Tuesday, March 11, 2008

Keeping Score

This is my contribution to the standard March Flash Fiction Carnival. The prompt was LETTERS/NUMBERS. And as broad as it is, I found it a tough one. So I decided to play around with a character voice in my head, who stems from my free ebook, Once Bitten, Twice Charmed.


My job is all about numbers. Sure, you occasionally get to shoot someone, or ride them to the ground, or chase them down the highway. But mostly, it comes down to numbers. It’s funny, because I was never good at math, but here I am. I’m not a physicist, or a Wall Street analyst, or a salesman. I’m a detective. Lieutenant Aidan Peter Sloane, Boston PD, Shield 7956.


I never thought much about them before I worked the beat. Except maybe my bank account. My phone messages. Now numbers keep me up at night, tossing and turning and throwing them around in my head. Until I can’t take it anymore, and I just go back to work, back to the number game.

Take this poor bastard, for example. The number of bullet holes in his chest? Four. The number of drinks he consumed at the bar last night? Ten. The number of people who saw him leave with a petite blonde, most likely a working girl? Three. The number of possible suspects? Two. The blonde, and her boyfriend. And then it goes on. What was the time of death? Approximately 00:06 hours this morning. What was the last call he made? Received? Two missed calls at 23:23, and 23:24 from 564-2389.

The number of days before I solve this case? Two, if I can catch some shut-eye. They were sloppy, rushed, unprepared. A crime of passion. The easiest, and the hardest kind. The number of hours I’ll sleep this week? Maybe nine, if I’m lucky.

So, why would I do it, you wonder? My paycheck ain’t much. $1236.92 every other week. Eighteen more years, and I can retire. That’s 4,500 more days on the job. But the truth is, it’s the only thing I’ve ever been good at, so why give it up? I failed math, but the numbers and I get along just fine.

Except for once. There’s one number I’d like to change if I could. Five days ago, on my seventh anniversary on the force, a girl was murdered. She was my eighth case that week. I gave myself six days to find her murderer. He was smart, and knew what he was doing. But now that’s tomorrow, and I have no investigation. Because the day she died, Monique Sylvan’s body disappeared from the city morgue.

She’s dead. Or, she was dead. I know it. I saw her. I felt her body, cold, and still, and lifeless. I closed her goddamn eyes for her. Someone killed her. I know that too, in my gut. And I’m gonna find the bastard. But it’s going to take more than six days. I don’t care if it takes me another 4,500 days – I’ll keep looking. Because he’s out there somewhere. A murderer, who thinks he’s gotten away with it. And if there’s anything I hate more than this cheap-ass watered-down mud they call coffee, it’s being duped.

The number of cases I've left unsolved? One, for now.


---500 Words


A. Catherine Noon said...

My wufs it! I particularly like, "one, for now." Love it! I want the rest of it! :)

Fey said...

Wow, I liked the pace in that! And it was almost like one of those dectective monologue summary things tv detectives give, do you know what I mean? Anyway, it was good really good *huggles*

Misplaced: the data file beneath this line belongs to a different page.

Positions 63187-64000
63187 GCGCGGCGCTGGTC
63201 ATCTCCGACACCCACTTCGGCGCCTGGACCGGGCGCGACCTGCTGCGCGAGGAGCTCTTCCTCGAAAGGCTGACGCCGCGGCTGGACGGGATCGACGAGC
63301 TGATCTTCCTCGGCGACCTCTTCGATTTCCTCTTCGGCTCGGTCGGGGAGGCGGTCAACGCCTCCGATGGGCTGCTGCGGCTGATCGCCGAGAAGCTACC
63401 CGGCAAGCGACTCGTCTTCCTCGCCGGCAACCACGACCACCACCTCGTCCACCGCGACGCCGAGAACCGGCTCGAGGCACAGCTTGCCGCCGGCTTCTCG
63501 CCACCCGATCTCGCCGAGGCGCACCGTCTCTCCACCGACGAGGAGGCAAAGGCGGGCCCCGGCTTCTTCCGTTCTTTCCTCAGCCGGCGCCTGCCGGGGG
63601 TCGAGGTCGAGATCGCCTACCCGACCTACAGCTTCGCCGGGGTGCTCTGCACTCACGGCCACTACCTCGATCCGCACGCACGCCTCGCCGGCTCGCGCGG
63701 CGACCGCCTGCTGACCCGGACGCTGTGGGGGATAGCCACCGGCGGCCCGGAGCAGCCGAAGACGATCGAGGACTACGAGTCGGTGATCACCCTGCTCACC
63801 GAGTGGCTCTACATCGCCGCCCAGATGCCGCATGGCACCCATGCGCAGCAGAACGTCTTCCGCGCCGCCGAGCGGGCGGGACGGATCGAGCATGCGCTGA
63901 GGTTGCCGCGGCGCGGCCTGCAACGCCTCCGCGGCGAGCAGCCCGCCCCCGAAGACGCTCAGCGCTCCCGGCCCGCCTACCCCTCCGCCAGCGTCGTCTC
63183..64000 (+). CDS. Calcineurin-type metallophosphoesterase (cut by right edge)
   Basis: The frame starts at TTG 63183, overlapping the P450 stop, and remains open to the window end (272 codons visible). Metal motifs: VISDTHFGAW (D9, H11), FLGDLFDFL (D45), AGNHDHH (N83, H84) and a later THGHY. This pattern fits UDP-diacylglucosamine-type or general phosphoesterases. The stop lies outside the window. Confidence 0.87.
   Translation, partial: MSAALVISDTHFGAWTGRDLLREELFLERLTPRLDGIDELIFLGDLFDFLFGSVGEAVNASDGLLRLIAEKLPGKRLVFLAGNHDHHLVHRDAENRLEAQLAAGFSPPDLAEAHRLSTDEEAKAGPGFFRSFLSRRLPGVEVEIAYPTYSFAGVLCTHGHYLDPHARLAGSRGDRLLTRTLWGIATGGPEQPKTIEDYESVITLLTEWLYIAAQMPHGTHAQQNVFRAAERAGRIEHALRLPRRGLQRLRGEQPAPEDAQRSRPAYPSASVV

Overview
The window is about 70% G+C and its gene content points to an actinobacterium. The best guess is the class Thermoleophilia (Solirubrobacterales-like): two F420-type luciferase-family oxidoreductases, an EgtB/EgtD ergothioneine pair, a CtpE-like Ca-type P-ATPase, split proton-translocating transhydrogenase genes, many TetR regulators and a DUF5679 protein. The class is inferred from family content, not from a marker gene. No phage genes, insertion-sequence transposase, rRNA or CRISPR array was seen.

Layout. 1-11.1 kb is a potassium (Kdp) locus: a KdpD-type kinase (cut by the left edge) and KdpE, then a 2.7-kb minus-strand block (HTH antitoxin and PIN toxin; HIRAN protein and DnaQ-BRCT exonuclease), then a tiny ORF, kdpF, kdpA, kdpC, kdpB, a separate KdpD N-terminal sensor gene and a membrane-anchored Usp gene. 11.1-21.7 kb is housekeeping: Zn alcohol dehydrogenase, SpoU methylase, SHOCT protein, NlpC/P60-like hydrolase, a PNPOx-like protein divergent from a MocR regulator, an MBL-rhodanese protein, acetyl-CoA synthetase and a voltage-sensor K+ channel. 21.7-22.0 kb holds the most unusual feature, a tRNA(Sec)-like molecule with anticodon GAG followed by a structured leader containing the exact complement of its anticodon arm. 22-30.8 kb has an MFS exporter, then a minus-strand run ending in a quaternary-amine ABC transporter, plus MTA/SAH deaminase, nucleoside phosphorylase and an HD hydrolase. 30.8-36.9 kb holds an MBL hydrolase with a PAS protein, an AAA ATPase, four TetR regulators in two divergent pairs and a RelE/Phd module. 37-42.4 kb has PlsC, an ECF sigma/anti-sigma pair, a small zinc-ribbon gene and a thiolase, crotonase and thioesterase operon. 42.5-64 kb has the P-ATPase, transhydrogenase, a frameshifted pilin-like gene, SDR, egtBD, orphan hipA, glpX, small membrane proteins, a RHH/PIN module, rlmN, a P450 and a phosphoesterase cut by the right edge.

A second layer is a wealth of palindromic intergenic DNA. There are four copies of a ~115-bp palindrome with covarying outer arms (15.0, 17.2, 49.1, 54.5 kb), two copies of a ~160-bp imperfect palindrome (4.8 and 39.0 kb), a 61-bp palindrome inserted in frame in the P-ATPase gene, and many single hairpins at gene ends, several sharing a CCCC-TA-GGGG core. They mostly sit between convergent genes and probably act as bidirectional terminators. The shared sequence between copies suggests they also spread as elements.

Kathleen Oxley said...

Excellent, Gwen! Fits very well within the "Once Bitten, Twice Charmed" storyline. It's also an interesting twist on the theme. My only problem with it is the last line. "The number of cases I have still unsolved? Just one, for now." I would imagine a guy on the force for any length of time would have more than one unsolved case (although, this is paranormal romantic fiction - so I can let that go). Also, I would've phrased it differently - "The number of cases I've left unsolved?..." - but that's just pickiness.

Otherwise, really enjoyed it!!

Eaton Bennett said...

Wow, wow and wow!!! I am loving this, I hope you are planning to take this whole story further. I thought you said this was a 'tough'
one - you would be dangerous if the prompt had been easy :)
*Hugs* Eaton.

~Liz~ said...

Absolutely fabulous! You've given your character such a distict voice that even with being given any sort of physical description, I can both see him and hear him. I also love the ending. It makes me want to turn a page to read more.

Susan Helene Gottfried said...

I like this guy's voice. What else are you planning to do with him? Anything?

Gwen Mitchell said...

Thank you muchly! I intentionally left his description out, because I don't know yet. So far all I have is the voice in my head, and the wisp of a plot brewing. But I'm thrilled you could picture him without that. The TV monologue was the style I was going for, so yay!!

Anonymous said...

Good effort at a hardboiled style; the clipped delivery and professional detachment was very Joe Friday. I can't speak for how it fits into a larger storyline, but it stands well enough on its own.

bunnygirl said...

Great job, Gwen! I've run across a lot of pieces that try to do something like this and they don't work. This one does, and wonderfully so!

What I found interesting was the way the voice and pacing kept me reading, even though the story was really mostly backstory and setup. You created a sense that something good was coming up, just wait for it, be patient...and then the dead girl, body gone, case unsolved. Oddly satisfying because it's the payoff that's been hinted at all along as reward for keeping on reading.

I'd love to get to know this character better!

D.T. Kelly said...

Fantastic piece! I really do love how you kept the numbers theme going throughout.